This morning, Fortune published a captivating investigation of the inner-workings of 21st-century military-techno complex. It’s called “How Amazon and Silicon Valley Seduced the Pentagon,” and it was done in partnership with ProPublica, the non-profit investigative news organization.
The story delves into the JEDI project (Joint Enterprise Defense Infrastructure), which is the Pentagon’s initiative to move its information technology systems to the cloud. And there’s a $10 billion, 10-year contract at stake.
The story explains how some of America’s biggest tech companies used a little-known advisory board, some aggressive advocacy by a few billionaires and some unofficial lobbying to open a backdoor into the Pentagon. And so, no matter who wins the JEDI contract, one winner is already clear: Silicon Valley. The question is no longer whether a technology giant will emerge with the $10 billion prize, but rather which technology giant (or giants) will.
From the story:
There are certainly benefits. The Pentagon’s technological infrastructure does indeed need to be modernized. But there may also be costs. Silicon Valley has pushed for the Pentagon to adopt its technology and its move-fast-and-break-things ethos. The result, according to interviews with more than three dozen current and former DOD officials and tech executives, has been internal clashes and a tortured process that has combined the hype of tech with the ethical morass of the Washington industry-government revolving door.
The story reminded me of the Q&A I did with Founders Fund partner Trae Stephens. Stephens served on Donald Trump’s transition team and made recommendations on changes to the U.S. Defense Department ahead of his inauguration. He said he spent a lot of time talking to people about the individual agencies, like the Defense Digital Service and the Defense Innovation Unit – Experimental. When asked if he came out of those conversations feeling optimistic, he said, “It’s difficult to come out of conversations with a huge bureaucracy feeling super optimistic.”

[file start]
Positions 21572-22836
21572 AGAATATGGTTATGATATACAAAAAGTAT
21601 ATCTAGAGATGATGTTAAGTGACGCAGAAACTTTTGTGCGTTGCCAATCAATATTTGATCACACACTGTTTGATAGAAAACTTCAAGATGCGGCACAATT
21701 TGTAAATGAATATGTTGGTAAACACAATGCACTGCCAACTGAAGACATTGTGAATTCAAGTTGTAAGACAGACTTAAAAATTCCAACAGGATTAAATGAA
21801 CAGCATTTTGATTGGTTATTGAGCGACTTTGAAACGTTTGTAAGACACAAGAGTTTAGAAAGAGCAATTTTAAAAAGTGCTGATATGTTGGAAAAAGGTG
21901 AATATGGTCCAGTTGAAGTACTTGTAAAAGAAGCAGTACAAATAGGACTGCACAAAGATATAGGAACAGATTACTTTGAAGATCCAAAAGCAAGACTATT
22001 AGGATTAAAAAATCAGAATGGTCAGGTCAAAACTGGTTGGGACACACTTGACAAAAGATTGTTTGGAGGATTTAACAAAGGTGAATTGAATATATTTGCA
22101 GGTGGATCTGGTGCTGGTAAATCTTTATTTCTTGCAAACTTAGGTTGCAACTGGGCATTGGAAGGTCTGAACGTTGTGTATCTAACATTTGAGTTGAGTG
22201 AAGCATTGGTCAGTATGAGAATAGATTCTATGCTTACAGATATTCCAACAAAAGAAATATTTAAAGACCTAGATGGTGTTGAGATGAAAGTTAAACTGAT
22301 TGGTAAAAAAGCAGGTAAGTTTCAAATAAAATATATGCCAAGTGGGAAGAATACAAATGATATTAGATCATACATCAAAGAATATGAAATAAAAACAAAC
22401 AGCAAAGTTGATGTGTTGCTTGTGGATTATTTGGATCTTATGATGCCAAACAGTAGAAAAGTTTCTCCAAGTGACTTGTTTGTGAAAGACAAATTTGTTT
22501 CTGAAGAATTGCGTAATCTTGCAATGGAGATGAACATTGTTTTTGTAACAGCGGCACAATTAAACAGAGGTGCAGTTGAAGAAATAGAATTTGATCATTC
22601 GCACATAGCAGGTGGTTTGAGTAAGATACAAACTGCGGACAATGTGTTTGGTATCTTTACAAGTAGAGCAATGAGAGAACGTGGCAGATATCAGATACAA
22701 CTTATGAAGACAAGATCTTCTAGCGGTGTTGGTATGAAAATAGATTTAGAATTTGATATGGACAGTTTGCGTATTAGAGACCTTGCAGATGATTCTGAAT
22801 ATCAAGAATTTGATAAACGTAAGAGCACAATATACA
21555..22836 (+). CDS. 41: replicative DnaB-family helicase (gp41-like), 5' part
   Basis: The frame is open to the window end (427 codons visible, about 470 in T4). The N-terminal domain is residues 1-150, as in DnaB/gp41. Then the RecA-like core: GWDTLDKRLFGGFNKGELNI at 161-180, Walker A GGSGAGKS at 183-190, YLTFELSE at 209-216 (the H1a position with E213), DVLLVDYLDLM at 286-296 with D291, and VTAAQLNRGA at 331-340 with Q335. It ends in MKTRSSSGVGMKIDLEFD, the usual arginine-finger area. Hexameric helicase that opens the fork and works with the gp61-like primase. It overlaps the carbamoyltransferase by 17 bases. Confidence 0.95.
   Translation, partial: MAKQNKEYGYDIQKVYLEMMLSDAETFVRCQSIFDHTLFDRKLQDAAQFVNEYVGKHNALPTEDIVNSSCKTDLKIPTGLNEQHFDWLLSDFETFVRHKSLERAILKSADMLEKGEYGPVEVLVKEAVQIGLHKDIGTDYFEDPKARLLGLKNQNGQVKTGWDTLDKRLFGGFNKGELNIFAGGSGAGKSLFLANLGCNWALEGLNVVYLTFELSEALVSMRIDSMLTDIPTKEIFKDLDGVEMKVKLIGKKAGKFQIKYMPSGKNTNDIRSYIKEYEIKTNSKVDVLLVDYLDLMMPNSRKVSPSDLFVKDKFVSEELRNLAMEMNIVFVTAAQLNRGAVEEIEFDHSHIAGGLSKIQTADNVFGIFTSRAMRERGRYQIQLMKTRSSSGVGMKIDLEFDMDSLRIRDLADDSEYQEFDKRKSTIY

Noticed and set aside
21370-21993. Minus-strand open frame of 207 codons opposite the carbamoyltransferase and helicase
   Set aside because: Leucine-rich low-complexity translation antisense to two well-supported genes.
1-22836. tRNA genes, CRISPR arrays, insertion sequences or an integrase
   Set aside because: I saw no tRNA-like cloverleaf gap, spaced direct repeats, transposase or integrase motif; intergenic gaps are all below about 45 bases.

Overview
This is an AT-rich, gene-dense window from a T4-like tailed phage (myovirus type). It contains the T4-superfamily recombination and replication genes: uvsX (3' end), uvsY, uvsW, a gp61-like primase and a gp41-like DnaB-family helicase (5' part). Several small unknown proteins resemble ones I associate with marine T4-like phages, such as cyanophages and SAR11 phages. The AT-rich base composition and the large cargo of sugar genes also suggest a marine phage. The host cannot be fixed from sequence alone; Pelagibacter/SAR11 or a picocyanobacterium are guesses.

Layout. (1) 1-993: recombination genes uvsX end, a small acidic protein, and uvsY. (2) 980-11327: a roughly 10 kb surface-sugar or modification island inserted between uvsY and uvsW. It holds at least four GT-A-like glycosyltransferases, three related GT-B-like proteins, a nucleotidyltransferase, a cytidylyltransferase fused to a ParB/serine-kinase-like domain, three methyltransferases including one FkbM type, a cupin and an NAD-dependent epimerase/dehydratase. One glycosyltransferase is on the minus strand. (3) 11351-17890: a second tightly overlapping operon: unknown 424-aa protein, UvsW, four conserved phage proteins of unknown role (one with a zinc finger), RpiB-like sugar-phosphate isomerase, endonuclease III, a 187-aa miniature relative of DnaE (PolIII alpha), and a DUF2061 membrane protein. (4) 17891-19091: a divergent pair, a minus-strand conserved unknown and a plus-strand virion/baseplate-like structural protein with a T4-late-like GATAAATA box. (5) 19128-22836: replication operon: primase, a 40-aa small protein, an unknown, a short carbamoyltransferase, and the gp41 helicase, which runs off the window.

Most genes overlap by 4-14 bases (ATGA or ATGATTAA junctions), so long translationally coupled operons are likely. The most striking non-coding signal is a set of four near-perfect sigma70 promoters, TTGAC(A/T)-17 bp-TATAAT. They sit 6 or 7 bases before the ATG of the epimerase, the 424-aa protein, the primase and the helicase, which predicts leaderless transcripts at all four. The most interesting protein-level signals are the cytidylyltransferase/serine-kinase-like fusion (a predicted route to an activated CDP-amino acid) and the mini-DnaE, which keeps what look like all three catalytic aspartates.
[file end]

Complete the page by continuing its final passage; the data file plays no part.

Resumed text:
Fortune’s new story provides so much more detail and color about the way those agencies are run. An excerpt:
The Pentagon’s cloud initiative ultimately ended up being led by Chris Lynch, the head of Defense Digital Service. DDS was no ordinary unit; it was a corps of software engineers hired from Google, Amazon and other tech companies to “challenge the status quo, burdensome policies and established bureaucracies in an effort to streamline DOD’s ability to introduce modern software development, tools and practices,” according to a department spokesperson.
And Lynch himself was no ordinary government employee. As a teenager, he had been arrested and expelled from his Ohio high school after he and some friends called in a bomb threat as a joke. But he grew up, earned his high school degree, worked at Microsoft and then ran a series of startups. At 43, he wore hoodies to an office dominated by starched white shirts and still considered himself an insurgent, a point he conveyed by posting a sign reading “The Rebel Alliance” outside the entrance to his group’s office; the name also reflected his obsession with Star Wars. (His team came up with the acronym JEDI for the cloud project.)
– Knotel, a New York-based startup that designs and operates bespoke spaces for brands, raised $400 million in funding at a valuation of $1 billion. Wafra led the round, and was joined by investors including Mori Trust, Itochu, and Mercuria.
– Numbrs Personal Finance, a Switzerland-based developer of an app that enables users to manage existing bank accounts in one place, raised $40 million in funding at a valuation of more than $1 billion. The investors were not named. Read more.
– TapClicks, a San Jose, Calif.-based provider of marketing intelligence, analytics, reporting, workflow and orders management, raised $10 million in funding, from Boathouse Capital.